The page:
The art of portraying real life through a camera lens is common practice but, in the past year, great stories with roots to Africa can be seen on global movie screens.
12 Years A Slave, based on a true story, is currently being rated as one of the greatest films ever made about American slavery. Chiwetel Ejiofor stars as Solomon Northup, a freeborn African-American kidnapped into slavery for a dozen years. Kenyan actress, Lupita Nyong’o, in an excellent performance, portrays Patsy, a plantation slave caught up in a tangle of abuse and liaisons between her master, mistress and Northrup. Hollywood was abuzz when she recently bagged the ‘Best Supporting Actress’ award at the Oscars.
Two other recent releases are Mandela: Long Walk to Freedom which premiered in the 2013 Toronto Film Festival in September and is based on Nelson Mandela’s autobiography; and Half of a Yellow Sun which is adapted from the novel about the Nigerian civil war in the late 1960s, written by Nigerian author, Chimamanda Ngozi Adichie. With this in mind, it is no surprise that the movie Nairobi Half Life has brought Kenya’s film industry to the world’s attention. It is loosely based on a real-life story and features Joseph Wairimu as Mwas, a young man who leaves his rural home to pursue his acting dream in Nairobi and ends up joining the criminal world in a bid to survive.
What stands out is that the film is a debut for 32-year-old director Tosh Gitonga whose inspiration came from hearing and reading stories on the lives led by youth on the other side of Nairobi.
“When the police shot dead a gang in broad daylight a few years ago, it was front page news for a week. People followed the story keenly and I asked myself, ‘Why can’t we portray that on our screens? Wouldn’t it be amazing to have a film scene with a police flying squad car chasing down a Toyota full of gangsters on Nairobi’s Kenyatta Avenue?’”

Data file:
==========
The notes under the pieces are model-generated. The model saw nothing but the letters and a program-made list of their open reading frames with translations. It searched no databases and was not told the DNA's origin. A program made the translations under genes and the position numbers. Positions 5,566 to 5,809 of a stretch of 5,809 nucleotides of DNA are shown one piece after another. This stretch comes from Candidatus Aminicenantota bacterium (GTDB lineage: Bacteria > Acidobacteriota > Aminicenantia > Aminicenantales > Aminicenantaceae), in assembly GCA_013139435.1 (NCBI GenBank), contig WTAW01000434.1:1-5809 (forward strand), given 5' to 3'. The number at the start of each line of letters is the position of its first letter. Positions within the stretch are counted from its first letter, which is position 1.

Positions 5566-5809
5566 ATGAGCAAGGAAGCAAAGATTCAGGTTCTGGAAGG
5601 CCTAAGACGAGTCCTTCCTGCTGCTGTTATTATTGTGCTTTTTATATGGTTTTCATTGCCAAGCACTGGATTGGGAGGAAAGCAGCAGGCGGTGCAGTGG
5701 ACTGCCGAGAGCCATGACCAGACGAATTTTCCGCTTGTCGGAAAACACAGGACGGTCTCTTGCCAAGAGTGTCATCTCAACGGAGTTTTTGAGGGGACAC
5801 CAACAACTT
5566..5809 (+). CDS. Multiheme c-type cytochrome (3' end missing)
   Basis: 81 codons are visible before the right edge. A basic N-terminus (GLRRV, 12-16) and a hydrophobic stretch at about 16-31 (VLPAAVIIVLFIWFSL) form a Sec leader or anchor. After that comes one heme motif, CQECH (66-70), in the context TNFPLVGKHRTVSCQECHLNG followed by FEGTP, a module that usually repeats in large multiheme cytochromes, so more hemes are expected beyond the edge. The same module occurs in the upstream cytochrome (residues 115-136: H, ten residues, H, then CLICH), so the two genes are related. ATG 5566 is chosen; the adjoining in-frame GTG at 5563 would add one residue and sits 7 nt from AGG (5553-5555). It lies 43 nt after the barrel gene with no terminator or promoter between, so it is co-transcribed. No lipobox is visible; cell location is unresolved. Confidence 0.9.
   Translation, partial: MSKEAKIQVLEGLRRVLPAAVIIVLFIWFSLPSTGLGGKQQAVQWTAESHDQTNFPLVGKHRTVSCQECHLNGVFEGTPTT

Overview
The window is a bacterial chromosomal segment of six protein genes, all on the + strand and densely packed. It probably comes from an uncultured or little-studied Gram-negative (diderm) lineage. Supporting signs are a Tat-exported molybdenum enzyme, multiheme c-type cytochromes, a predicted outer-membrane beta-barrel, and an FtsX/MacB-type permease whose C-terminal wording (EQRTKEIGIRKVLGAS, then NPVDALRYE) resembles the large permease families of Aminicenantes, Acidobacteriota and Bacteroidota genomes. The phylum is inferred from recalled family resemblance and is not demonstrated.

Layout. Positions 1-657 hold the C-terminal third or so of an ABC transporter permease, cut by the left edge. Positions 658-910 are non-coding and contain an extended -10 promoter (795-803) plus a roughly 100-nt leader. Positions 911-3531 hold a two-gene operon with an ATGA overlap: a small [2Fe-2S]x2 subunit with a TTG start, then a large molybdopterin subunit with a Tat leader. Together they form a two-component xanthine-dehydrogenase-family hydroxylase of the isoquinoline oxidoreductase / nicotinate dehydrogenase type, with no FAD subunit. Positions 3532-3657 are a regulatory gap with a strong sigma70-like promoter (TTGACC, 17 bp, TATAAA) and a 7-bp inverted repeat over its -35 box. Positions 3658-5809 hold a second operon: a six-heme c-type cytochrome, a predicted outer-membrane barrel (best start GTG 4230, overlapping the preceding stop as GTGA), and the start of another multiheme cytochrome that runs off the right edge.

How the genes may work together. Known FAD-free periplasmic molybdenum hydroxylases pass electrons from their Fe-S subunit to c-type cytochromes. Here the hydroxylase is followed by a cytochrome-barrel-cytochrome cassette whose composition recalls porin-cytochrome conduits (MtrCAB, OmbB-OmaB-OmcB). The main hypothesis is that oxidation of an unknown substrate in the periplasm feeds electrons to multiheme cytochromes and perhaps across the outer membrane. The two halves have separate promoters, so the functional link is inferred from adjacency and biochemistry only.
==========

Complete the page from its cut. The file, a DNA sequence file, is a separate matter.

He says that directing Nairobi Half Life moved the story from a primetime news item to a meaningful narrative.
“It makes the audience reflect on who these gangsters really are. Why do they choose a risky life? What circumstances led them to these desperate choices?”
The film premiered at the 2012 Durban Film Festival in South Africa and received a Best Actor Award. That marked the beginning as other awards from festivals in Verona, London, Dubai, Kenya, Nashville and Los Angeles began rolling in. The film got selected as the Kenyan entry for the Best Foreign Language Oscar for the 85th Academy Awards but did not make the final shortlist. It marked the first time Kenya has submitted a film in this category.
It has enjoyed box office success in Kenya, grossing $118,000 in only two theater screens. In Africa, Nairobi Half Life screened in Zambia, South Africa, Nigeria, Uganda and Tanzania and did successful tours in the United States and Europe throughout the past year.